published version 1.0.0 of your
transmogrify package, then another Dart
developer can add it as a dependency in their
dependencies: transmogrify: ^1.0.0
Transferring a package to a verified publisher
To transfer a package to a verified publisher, you must be an uploader for the package and an admin for the verified publisher.
Here’s how to transfer a package to a verified publisher:
- Log in to pub.dev with a Google Account that’s listed as an uploader of the package.
- Go to the package details page (for example,
- Select the Admin tab.
- Enter the name of the publisher, and click Transfer to Publisher.
What files are published?
All files in your package are included in the published package, with the following exceptions:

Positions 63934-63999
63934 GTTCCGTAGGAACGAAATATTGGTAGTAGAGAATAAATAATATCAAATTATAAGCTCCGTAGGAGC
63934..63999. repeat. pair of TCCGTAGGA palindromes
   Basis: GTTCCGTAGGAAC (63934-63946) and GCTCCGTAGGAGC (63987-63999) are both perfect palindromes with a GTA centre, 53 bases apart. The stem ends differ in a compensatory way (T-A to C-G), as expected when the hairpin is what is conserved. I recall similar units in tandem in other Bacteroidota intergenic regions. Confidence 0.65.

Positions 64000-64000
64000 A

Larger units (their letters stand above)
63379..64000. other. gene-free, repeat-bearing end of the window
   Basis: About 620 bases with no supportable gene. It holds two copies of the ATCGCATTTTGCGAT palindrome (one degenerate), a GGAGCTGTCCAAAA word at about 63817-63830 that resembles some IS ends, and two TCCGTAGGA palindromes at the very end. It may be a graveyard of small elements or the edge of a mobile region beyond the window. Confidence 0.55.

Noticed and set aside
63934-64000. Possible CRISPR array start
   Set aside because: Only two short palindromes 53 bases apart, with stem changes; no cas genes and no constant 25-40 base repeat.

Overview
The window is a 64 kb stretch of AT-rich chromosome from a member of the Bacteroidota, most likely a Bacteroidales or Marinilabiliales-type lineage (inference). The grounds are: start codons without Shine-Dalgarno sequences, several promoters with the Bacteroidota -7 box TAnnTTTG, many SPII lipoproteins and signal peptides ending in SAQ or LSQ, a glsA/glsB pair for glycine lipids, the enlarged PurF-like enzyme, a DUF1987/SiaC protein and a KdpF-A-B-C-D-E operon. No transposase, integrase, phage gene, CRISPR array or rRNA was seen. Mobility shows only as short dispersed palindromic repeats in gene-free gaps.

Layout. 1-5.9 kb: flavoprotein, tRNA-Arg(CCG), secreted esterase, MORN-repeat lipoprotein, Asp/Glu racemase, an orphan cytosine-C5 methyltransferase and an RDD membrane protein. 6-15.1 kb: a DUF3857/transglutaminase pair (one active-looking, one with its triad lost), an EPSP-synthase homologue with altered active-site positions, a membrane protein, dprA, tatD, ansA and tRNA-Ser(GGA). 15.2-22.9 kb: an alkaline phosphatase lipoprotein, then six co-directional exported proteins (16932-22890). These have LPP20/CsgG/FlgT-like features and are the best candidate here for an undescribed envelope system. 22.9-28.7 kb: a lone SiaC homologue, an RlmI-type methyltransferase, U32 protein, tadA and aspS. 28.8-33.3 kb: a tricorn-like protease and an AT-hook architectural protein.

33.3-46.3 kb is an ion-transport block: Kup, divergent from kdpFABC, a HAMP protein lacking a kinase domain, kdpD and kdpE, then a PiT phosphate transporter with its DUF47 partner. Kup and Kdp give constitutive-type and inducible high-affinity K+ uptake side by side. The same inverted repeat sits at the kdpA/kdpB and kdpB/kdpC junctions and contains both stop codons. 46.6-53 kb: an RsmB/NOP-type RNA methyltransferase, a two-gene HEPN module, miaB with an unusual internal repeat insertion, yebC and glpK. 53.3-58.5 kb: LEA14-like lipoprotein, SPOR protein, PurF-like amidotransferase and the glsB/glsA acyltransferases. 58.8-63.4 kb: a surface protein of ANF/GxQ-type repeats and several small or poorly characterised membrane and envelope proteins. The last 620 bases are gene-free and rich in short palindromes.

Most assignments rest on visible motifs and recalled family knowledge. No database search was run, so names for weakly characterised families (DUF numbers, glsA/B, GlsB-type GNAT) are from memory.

- Your package’s lockfile.
- If you aren’t using Git, all hidden files (that is,
files whose names begin with
- If you’re using Git, any files ignored by your
Be sure to delete any files you don’t want to include (or add them to
dart pub publish lists all files that it’s going to publish
before uploading your package,
so examine the list carefully before completing your upload.
Whoever publishes the first version of a package automatically becomes the first and only person authorized to upload additional versions of that package. To allow or disallow other people to upload versions, use the pub uploader command or transfer the package to a verified publisher.
If a package has a verified publisher, then the pub.dev page for that package displays the publisher domain. Otherwise, the page displays the email addresses of the authorized uploaders for the package.